There wasn’t a fence around the camp like there was at the American side, but a bored-looking guard met the bus to check for papers.  He was dressed in civilian security-guard chic, much like the guard at the American Quarter had been except for the eight-hundred-dollar Vuarnet Glacier sunglasses he was sporting.

Booker stepped toward him. “We’re here to get registered.”

The man looked him over, then analyzed the other two men. “Are you?” His accent was hard to place but sounded vaguely South African. “What makes you think you could just show up and do that?”

“That wanker at the American Quarter said you guys could hook us up.” Walker stepped up, impatience tightening his shoulders.

The guard pursed his lips. “It’s possible I could. See, the thing is, I can’t just let anyone in here. There are protocols, man.”

He looked expectantly at them.

Booker sighed and nudged the Australian, who then nudged Charles. “What?”

“I think the man needs a little extra persuasion,” Walker said.

The guard looked expectantly at Charles.

He sighed, dug into his pocket, undid his wallet, and passed over a hundred-dollar bill.

The guard took it, folded it neatly, and put it in his hip pocket. He looked over them again. Then, he stepped aside. “Welcome to the French Quarter of the Harvesters Camp.”

“I guess that’s how he can afford the Vuarnets,” Walker said.

The base sprawled out like a quickly-erected town. Roads and paths cut through tents and slammed-together buildings. Booker walked into one of the largest with Registre painted on the side. Walker and Charles waited for him outside, observing the comings and goings of the people around them.

The camp seemed mostly populated by men, and each looked cranky and capable. Weapons of varying types were on full display. Some men wore full body armor and others only vests. Those who weren’t in Humvees and other heavy-duty vehicles seemed to be biding their time, waiting for something.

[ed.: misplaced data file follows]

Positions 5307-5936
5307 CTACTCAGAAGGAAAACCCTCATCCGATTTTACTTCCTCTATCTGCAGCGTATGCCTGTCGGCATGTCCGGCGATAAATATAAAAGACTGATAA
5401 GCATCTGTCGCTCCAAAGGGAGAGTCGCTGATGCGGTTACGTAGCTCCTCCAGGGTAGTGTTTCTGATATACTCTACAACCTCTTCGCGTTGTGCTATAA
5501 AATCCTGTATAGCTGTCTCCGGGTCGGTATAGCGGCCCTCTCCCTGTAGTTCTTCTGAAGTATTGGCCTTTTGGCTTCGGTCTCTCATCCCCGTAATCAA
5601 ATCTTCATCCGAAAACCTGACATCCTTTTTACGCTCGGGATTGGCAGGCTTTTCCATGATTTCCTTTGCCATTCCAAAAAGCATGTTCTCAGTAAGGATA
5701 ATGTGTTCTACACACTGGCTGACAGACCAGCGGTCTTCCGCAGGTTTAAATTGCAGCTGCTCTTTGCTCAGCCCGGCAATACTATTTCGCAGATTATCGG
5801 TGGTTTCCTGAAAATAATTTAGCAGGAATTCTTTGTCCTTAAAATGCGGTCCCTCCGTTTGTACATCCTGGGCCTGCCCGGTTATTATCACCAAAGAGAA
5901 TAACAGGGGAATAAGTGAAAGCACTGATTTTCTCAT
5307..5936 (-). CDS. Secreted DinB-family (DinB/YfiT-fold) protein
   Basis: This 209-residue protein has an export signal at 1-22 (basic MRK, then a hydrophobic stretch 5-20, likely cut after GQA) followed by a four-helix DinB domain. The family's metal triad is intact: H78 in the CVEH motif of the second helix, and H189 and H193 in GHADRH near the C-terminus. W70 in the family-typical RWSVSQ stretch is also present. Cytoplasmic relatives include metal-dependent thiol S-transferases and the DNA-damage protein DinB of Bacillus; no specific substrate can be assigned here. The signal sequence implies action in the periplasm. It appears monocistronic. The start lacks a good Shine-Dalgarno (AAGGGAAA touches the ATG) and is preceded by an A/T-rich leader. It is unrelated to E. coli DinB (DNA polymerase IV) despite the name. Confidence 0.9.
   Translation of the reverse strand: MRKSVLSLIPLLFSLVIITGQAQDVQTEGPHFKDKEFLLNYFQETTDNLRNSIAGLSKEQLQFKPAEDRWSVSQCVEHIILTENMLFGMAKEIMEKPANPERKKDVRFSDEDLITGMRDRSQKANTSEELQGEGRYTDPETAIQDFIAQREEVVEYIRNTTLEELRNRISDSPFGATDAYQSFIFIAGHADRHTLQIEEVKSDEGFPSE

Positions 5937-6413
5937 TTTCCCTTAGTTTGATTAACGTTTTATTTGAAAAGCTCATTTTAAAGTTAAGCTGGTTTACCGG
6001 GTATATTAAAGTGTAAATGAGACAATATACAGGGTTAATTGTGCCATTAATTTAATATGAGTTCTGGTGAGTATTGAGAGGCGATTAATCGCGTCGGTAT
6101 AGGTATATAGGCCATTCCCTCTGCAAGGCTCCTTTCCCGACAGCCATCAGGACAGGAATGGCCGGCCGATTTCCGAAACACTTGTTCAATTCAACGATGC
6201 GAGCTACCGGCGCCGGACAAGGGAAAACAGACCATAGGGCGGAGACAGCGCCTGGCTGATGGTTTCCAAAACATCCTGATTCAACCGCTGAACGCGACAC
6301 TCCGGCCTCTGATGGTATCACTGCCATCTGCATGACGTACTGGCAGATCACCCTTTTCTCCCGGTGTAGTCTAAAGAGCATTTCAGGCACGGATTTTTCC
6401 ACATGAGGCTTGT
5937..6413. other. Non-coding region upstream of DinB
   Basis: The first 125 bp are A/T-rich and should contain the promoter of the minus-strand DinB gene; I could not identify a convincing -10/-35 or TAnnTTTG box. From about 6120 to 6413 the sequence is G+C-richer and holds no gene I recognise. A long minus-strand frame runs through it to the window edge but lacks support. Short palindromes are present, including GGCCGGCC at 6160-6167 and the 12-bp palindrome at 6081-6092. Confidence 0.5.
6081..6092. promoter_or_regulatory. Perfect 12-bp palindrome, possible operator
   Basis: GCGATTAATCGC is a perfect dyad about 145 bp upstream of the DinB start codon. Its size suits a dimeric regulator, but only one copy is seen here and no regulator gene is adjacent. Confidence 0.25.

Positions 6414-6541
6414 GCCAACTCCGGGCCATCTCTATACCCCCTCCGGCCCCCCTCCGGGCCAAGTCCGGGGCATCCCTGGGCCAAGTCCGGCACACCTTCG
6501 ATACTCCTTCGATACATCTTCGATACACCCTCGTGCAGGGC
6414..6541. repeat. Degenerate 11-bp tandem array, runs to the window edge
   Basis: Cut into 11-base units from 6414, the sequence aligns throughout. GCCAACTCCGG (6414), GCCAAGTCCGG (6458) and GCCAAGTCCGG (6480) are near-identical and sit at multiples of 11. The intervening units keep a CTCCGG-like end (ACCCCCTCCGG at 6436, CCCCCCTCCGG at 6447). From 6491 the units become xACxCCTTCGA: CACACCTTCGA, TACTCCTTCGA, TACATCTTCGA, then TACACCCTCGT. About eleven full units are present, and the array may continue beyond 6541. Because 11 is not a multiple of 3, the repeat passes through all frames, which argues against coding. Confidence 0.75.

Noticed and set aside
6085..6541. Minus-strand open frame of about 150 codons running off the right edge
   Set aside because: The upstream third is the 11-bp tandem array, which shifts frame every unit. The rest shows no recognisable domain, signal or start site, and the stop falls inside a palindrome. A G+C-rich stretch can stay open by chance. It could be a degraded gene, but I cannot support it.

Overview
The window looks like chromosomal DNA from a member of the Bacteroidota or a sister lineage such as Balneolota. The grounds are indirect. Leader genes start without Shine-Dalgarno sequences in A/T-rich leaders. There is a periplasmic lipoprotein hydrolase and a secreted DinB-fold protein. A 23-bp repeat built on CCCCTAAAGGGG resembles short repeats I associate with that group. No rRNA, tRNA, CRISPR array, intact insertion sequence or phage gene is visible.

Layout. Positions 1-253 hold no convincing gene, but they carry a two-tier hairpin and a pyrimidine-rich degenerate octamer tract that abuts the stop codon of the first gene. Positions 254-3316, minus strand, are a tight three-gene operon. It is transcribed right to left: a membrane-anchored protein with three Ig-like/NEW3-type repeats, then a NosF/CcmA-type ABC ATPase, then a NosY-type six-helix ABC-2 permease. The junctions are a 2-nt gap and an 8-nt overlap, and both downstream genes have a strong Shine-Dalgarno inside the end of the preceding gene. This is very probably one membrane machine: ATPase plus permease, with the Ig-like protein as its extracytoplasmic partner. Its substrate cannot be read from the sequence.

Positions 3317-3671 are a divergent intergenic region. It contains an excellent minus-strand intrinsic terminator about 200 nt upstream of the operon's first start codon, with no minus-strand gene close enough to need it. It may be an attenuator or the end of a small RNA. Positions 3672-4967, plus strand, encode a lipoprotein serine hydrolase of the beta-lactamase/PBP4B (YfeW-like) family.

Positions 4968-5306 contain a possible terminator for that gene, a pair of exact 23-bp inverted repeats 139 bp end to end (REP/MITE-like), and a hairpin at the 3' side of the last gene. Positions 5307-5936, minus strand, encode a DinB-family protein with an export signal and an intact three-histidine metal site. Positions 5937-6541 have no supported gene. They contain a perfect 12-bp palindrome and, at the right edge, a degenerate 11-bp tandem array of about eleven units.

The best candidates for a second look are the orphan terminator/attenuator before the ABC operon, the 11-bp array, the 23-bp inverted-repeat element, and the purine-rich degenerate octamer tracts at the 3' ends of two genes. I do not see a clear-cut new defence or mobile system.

“Let’s get a drink,” Booker said, returning with a manila envelope in hand. “See how one makes money around here.” He passed his friends dog tag-like scraps of metal with their last names and a series of numbers punched into the surface.

It wasn’t hard to find the bar. They followed the spray-painted stakes that had been driven into the ground, the words le bar” dripping down in dayglo-orange. The place was practically deserted, and the majority of patrons weren’t interested in talking to the three newcomers. They either didn’t react to questions or growled until they were left alone.

“What a crock of shit,” Walker grumbled, sitting down at the bar.

“Did you expect it to be sunshine and rainbows?” a man, sitting alone at the bar, asked. He was the first to speak to them.

“Afraid we didn’t know what to expect,” Booker stated.

The stranger shrugged and turned to look at them. They took in his dusty shirt and faded and ripped fatigues. One leg was tightly bandaged, blood still seeping through. “The name’s Dan. If you’re looking for work, recruiters usually sweep for fresh blood in the evening. But you’ll need gear. This is a bring-your-own-shit operation.”

“Thanks for the intel. Know where we can get gear?” Booker asked.

Dan pursed his lips and ran a finger around the top of his empty pint glass.